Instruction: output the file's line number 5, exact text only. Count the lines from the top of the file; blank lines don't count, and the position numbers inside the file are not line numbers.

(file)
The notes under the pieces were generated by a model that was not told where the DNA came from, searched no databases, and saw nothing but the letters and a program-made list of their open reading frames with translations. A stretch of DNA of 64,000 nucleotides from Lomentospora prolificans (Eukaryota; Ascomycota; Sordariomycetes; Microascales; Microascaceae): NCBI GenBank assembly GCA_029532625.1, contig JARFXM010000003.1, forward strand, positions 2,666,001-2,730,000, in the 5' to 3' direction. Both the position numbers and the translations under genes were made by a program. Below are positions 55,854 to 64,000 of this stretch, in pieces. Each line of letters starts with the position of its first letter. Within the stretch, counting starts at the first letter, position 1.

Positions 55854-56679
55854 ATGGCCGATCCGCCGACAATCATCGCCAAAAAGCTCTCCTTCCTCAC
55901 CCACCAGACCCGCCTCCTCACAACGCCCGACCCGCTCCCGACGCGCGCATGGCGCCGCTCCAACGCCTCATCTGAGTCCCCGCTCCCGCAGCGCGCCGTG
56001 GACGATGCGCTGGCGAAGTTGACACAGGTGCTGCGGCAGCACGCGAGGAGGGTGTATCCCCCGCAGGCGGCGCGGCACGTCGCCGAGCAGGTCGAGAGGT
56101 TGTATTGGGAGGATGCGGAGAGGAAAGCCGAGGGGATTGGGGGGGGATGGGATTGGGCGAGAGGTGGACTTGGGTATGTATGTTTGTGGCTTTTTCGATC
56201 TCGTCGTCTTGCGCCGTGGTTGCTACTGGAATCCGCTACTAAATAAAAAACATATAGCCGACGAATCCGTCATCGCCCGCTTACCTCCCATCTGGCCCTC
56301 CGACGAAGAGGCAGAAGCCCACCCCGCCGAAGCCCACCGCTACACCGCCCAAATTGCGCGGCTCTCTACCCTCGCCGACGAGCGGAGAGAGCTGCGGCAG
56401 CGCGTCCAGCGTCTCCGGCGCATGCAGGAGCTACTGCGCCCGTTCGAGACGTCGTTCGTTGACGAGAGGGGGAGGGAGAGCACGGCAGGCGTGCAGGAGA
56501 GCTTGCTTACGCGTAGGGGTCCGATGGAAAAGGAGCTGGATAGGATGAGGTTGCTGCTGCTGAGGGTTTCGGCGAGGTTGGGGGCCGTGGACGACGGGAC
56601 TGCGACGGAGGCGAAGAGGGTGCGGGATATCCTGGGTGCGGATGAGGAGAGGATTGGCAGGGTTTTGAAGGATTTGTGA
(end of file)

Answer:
56001 GACGATGCGCTGGCGAAGTTGACACAGGTGCTGCGGCAGCACGCGAGGAGGGTGTATCCCCCGCAGGCGGCGCGGCACGTCGCCGAGCAGGTCGAGAGGT